Tackling the impact of petrochemicals

COP27’s Energy Day saw the spotlight turn on petrochemicals and fossil fuels, and how to stem the rising tide of plastic.

Sitting on today’s Climate Action panel discussion was Emma Silver, Global Director of Public Affairs at Minderoo; Aarti Ananthanaraayanan, Director, Climate & Plastics, Ocean Conservancy; and Lina Constantinovici, Founder and CEO of Innovation 4.4.

Ananthanaraayanan said petrochemicals are the fastest growing source of demand for oil and gas, accounting for 70% of demand in 2021 – the same figure that accounted for personal transportation demand in the previous decade.

The $600bn plastic industry now accounts for 3-4% of greenhouse gas emissions, and petrochemicals are poised to consume an added 56bcm of natural gas by 2030.

“If we don’t get ahead of it, we have a big problem in executing an energy transition,” she said.

“When you think about plastic, you can’t just look at the climate piece but the whole package of impacts, that are impacting our ability to work through the climate transition.”

Silver said when you look at micro-plastics and nano-plastics, we can’t clean them out of the ocean and need to look at them at source, placing corporates under more scrutiny.

A recent Minderoo report anticipates claims to emerge from environmental damage, possibly as much as $20bn in the US alone, and anything up to $100bn. “When you think of the pool of defendants and claimants, it’s absolutely huge,” said Silver.

She highlighted other transition challenges too. “Even if we all switch to electric vehicles tomorrow, you’re still going to be breathing in petrochemicals in the form of tyre abrasion – this is a persistent problem,” she said.

Silver charted the complexity of the plastic supply chain, starting with the role of oil and natural gas liquids, and role of by-product refining infrastructure or natural gas processing plant, before it’s turned into a resin which can be easily shipped.

“That’s when the supply chain gets really crazy – as it’s shipped all over the world, and then you have manufacturing of the product – and often what’s not talked about is the role of coal-sourced power, which is another source of emissions. That’s before the consumption, and end of life impacts, and depending on how it’s disposed, there are significant consequences for communities.

“Let’s look up at the producers – we can’t clean up this mess, particularly when the pile of mess, and production levels, are going through the roof.”

Constantinovici said the impact of chemicals has an extinction level impact that is perhaps even more urgent than climate change.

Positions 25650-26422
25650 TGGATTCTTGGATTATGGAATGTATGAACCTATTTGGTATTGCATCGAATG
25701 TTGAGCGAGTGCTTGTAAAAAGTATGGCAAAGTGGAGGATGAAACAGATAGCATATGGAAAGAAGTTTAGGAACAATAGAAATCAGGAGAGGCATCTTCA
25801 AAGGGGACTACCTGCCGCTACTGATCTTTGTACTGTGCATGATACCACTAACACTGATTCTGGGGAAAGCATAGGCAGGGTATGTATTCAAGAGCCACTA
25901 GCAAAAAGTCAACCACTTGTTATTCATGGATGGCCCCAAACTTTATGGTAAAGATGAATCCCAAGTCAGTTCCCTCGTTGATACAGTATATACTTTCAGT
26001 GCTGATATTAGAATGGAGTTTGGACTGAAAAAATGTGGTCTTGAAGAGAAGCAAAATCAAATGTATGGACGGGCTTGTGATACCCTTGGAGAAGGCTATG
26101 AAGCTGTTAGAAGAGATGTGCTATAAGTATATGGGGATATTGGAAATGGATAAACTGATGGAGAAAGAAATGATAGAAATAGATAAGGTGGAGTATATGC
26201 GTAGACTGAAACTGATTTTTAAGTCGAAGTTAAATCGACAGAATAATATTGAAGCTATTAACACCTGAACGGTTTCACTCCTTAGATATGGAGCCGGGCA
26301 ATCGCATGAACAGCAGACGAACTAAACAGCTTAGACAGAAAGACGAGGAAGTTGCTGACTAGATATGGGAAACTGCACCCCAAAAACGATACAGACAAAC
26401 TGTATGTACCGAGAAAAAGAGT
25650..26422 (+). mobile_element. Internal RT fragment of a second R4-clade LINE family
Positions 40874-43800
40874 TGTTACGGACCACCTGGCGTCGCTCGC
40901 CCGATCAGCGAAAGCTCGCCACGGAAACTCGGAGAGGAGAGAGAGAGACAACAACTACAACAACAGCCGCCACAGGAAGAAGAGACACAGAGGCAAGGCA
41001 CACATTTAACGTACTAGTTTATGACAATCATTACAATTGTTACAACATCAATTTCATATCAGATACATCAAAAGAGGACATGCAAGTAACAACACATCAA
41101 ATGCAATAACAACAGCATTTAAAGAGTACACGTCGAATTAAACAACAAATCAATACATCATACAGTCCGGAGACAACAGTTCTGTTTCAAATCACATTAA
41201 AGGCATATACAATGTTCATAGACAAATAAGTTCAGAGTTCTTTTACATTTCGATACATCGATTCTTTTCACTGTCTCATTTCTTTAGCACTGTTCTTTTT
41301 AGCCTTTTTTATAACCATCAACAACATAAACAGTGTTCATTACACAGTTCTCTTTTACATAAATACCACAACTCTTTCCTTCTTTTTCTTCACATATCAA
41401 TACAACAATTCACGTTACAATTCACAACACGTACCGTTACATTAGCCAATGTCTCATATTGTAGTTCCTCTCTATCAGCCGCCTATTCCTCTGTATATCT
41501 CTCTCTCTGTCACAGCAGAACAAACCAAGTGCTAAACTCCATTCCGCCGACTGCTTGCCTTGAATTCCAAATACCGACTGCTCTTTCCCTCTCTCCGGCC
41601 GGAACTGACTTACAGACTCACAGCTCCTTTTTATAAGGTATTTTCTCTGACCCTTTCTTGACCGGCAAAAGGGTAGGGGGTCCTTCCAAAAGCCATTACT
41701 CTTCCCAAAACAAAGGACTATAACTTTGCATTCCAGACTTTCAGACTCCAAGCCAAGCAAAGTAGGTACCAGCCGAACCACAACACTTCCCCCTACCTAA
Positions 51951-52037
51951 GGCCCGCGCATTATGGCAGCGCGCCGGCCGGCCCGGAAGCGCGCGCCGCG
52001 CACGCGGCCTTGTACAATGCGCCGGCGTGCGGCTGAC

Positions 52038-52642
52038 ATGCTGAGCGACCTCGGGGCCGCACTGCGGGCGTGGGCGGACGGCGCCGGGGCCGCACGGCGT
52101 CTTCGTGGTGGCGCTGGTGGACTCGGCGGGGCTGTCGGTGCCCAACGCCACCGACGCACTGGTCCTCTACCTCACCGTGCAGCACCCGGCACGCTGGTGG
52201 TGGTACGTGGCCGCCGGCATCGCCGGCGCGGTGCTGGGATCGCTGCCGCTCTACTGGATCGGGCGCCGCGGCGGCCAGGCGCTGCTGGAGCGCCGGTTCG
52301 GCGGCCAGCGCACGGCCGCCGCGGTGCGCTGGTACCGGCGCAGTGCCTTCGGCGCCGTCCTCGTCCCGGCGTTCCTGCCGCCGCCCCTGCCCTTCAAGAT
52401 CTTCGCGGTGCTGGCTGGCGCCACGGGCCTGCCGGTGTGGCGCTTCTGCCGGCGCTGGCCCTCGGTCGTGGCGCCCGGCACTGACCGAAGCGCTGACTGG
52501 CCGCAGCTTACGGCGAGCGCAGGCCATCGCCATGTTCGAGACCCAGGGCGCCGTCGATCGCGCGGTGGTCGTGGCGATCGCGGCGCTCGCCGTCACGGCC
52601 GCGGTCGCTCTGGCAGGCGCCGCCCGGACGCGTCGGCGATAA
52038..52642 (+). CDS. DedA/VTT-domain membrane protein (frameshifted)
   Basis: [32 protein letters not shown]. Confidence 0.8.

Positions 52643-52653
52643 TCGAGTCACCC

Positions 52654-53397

“If we don’t do anything to reduce this toxicity we might not be around to experience the worst affects of climate change,” she said.

In a paper on ‘The Future of Petrochemicals’, the IEA states the transition to the clean technology scenario will be led by carbon capture, utilisation and storage (CCUS), coal to gas feedstock shifts, and energy efficiency.

Advanced economies, such as the United States and Europe, currently use up to 20 times as much plastic and up to 10 times as much fertiliser as developing economies such as India and Indonesia, on a per capita basis.

Industrial gases (oxygen, H2, CO, nitrogen and CO2) have played an integral part in the development of the modern refining and petrochemical industries; yet they function quietly compared with more readily recognised feedstock such as crude oil, natural gas and ethylene.

This is due in part to the nature of these gas molecules as fundamental utilitarian building blocks for chemical synthesis as well as their low profile roles as enhancers of safety, quality and productivity and in mitigation of environmental footprint, notes Dante Bonaquist from Praxair, in a paper on the role of industrial gases in fuels and petrochemicals.

Oil refineries include processes that are both hydrogen producers (catalytic reforming) and consumers (hydrotreating and hydrocracking).

“Natural gas and crude oil form the foundation of today’s petrochemicals industry; however, with price increases and volatility driven by growing demand and shrinking supplies, commercial chemical and energy projects based on gasification of coal, pet coke and biomass are moving forward throughout the world,” he writes.

“As with petroleum based fuels and products, industrial gases will play a role in efforts to makes fuels and chemicals from renewable biological sources.”

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